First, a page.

$ssh root@SynologyIPaddress


By default, Synology only seems to have the text editing program “vi”. Let me tell you, it is NOT intuitive how to use it.  For example, to delete characters, you have to use the ‘x’ key!  Luckily the University of Washington has a nice tutorial on how to use “vi” for editing documents.

$vi /etc/ssh/sshd_config


Once you’re in the file, remove the “#” from in front of the two lines shown below AND change “yes” to “no” in the line “PasswordAuthentication”.  Then, be sure to save the file.
samb@Mephistopheles: ~_018

After quitting (don’t forget to save changes!), we need to restart the SSH service. I ended up doing this via the GUI since some of the common command line suggestions for restarting SSH didn’t work.

Now, when trying to SSH in, you’ll only be allowed in if you’re doing trying to do so from an authorized computer that has a public key installed on the server. On that note, it would be prudent to backup your private key so that if your computer dies, you’ll still be able to authenticate with the remote computer by installing your private key on a new client computer.

Changing the computer (host) name in Ubuntu

You’d think this would be easy.  Using the GUI, just go to “System Settings” > “Details”.  See the box with my computer’s name (Device name) in it?

Details_017

In theory, it seems like I should just be able to click on that and type a new name in.

Nope.

Instead, for some unknown reason, I have to open up Terminal and perform this from the command line.  And, it requires modification of two different files!  Why?  I guess one of the continuing quirks of using Ubuntu.

Anyway, here’re the files that need to be edited and here’re the commands to do so:

1.  Edit the /etc/hostname file

$gksudo gedit /etc/hostname

Remember to use gksudo to open gedit. I discovered this not too long ago. Once the file opens, just replace the existing Device name with the new one. In my file, there was no other text; only the current Device name.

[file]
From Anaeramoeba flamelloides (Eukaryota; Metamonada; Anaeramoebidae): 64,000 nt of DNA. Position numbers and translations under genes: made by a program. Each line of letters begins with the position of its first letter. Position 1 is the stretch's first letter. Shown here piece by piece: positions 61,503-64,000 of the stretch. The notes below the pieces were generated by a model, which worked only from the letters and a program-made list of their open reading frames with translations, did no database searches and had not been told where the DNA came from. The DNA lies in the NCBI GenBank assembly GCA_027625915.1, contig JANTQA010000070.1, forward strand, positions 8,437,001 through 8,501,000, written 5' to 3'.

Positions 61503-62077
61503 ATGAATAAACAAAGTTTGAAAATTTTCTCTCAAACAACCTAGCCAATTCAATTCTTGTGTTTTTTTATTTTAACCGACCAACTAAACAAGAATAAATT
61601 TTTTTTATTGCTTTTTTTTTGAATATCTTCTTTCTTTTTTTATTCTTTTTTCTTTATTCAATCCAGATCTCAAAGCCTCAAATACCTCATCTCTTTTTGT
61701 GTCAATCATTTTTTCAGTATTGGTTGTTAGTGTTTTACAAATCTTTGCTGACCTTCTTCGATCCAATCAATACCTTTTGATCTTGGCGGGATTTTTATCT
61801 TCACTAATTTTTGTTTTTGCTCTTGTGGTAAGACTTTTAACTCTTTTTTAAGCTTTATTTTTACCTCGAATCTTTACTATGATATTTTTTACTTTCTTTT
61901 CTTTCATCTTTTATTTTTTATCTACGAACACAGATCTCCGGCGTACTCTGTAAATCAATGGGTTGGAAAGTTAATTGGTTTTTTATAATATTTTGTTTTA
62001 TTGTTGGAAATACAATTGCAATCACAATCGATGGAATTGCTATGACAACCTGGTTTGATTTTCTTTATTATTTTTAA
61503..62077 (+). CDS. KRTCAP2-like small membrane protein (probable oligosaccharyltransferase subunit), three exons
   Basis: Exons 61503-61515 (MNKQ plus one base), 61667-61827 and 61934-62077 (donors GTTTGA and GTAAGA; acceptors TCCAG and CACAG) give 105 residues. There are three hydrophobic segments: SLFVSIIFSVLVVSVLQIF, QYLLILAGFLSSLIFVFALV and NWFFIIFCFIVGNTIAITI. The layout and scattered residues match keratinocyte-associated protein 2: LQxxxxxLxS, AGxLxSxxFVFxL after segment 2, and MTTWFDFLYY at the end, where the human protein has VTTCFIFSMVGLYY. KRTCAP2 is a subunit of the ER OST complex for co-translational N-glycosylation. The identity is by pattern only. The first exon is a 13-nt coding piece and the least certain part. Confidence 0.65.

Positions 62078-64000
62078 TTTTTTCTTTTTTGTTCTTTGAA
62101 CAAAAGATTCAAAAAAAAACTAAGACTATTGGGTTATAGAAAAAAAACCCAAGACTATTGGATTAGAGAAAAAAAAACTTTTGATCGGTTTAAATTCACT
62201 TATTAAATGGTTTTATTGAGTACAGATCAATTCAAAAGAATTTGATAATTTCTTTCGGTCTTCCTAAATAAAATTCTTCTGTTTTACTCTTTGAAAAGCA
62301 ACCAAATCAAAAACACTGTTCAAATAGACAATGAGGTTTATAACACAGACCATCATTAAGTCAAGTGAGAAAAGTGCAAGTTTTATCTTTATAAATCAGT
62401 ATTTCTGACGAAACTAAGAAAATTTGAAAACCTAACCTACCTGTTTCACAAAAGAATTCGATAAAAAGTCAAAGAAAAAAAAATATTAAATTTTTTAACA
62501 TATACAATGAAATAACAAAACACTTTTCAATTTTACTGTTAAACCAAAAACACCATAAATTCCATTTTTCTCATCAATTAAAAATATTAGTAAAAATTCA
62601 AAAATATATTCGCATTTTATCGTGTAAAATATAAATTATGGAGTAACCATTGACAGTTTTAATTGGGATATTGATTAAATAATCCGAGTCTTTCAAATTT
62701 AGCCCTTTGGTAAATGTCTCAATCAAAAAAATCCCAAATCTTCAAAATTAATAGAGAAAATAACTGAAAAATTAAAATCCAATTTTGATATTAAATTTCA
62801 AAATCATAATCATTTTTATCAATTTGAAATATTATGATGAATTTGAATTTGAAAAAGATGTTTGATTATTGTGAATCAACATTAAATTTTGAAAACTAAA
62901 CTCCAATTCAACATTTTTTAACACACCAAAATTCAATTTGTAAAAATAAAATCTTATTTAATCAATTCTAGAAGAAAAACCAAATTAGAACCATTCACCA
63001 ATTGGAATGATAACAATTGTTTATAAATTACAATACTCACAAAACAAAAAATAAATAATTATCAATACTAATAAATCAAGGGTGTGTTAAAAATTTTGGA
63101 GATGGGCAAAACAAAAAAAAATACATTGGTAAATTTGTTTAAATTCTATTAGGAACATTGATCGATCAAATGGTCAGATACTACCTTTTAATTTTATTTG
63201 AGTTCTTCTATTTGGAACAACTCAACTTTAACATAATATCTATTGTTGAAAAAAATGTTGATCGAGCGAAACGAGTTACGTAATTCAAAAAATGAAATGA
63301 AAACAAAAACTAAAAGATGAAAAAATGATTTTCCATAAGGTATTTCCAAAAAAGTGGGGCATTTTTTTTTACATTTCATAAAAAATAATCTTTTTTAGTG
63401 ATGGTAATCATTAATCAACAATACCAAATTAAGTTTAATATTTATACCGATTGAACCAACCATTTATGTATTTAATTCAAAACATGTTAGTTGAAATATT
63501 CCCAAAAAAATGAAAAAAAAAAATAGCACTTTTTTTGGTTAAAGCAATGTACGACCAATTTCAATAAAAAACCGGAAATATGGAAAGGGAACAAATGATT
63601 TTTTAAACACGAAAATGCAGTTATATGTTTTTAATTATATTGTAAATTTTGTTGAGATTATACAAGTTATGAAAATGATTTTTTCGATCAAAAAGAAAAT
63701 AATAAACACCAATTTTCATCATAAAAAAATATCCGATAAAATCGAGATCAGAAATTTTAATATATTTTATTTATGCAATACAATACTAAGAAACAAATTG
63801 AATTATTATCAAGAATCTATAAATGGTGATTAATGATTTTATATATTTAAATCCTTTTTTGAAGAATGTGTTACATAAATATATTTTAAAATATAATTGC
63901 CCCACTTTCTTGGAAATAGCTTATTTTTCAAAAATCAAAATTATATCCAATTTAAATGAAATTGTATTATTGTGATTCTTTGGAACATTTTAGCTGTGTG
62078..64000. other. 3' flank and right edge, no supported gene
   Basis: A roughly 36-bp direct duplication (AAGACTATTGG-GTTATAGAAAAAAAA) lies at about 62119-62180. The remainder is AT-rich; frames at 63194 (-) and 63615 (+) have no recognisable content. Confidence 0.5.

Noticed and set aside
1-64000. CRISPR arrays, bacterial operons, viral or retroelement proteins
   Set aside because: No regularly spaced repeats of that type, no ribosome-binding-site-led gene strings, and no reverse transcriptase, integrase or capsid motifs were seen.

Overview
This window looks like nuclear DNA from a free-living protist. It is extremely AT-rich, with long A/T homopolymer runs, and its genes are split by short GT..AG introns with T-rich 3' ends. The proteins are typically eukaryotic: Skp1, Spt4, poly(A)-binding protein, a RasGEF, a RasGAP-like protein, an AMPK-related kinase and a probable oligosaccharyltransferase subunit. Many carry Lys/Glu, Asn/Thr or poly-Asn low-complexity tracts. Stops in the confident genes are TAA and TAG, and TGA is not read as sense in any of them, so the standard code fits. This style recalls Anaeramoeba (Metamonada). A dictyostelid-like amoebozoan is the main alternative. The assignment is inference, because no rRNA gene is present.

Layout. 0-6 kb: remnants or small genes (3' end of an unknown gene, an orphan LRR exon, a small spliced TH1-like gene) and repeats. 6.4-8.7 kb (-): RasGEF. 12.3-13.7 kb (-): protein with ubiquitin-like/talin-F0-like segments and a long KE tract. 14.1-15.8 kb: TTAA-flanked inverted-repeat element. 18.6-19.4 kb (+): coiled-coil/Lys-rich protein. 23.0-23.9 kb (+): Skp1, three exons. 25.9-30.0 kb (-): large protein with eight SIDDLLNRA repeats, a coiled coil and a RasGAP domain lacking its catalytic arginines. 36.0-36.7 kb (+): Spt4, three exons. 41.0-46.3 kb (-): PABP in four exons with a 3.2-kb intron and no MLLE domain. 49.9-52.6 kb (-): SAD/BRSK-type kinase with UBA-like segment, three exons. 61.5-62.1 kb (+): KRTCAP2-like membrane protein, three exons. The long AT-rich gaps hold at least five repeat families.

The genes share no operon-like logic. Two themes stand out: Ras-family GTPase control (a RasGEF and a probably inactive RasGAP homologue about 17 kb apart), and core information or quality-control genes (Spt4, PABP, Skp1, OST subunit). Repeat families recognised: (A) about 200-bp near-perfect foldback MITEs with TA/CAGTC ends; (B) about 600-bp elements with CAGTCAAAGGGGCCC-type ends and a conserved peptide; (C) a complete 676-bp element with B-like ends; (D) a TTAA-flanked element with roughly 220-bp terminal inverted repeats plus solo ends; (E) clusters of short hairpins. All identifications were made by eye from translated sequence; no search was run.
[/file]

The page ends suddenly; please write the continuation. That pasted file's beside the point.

2. Edit the /etc/hosts file

$gksudo gedit /etc/hosts

Once this file opens, find your current Device name and replace it with the new one that you entered in Step 1 above.

So, that’s it, I guess. It certainly isn’t the most intuitive way to accomplish this, but I guess it’s the only way to accomplish the task.

sudo echo solved!

In an earlier post when I was installing and configuring BLAST, I was unable to append a file from the command line using:

$sudo echo 'text I want appended to file' >> filename.sh

I would always get a permission denied error, despite being able to open (and edit) that same file by using the graphical text editor program, “gedit”.

Turns out, that the problem is related to how the “sudo” command is applied to the commands following it. The issue is that “sudo” only gets applied to “echo” and does not get applied to the “redirect” command (the ‘>>’). Thus, “echo” has sudo permissions, but the redirect does not, and cannot append the text to the file.

So, how does one get around this? Apparently, there are two relatively easy ways.

1. Use “sudo” to run a “subshell”. Example:

$sudo sh -c "echo 'text I want to append to a file' >> /path/to/file/filename.sh"

The “sudo” command gets applied to a a new subshell (that’s what the ‘sh’ means; a new shell). Thus, everything that runs in that subshell is governed by the “sudo” permissions.

2. Use “sudo” to execute “tee”. Example:

$echo 'text I want to append to a file' | sudo tee -a /path/to/file/filename.sh

The “sudo” command gets applied to the “tee” function. As such, anything that “tee” executes already has sudo permissions. In the above example, the “echo” command normally sends the text in the single quotes to the screen, but in this instance the text gets “piped” (the ‘|’ symbol) to the subsequent command. The subsequent command is running “tee” with sudo permissions and tells “tee” to append (the ‘-a’ argument) the piped text to our file. Additionally, “tee” will also print the text to the screen, as that’s it’s primary function.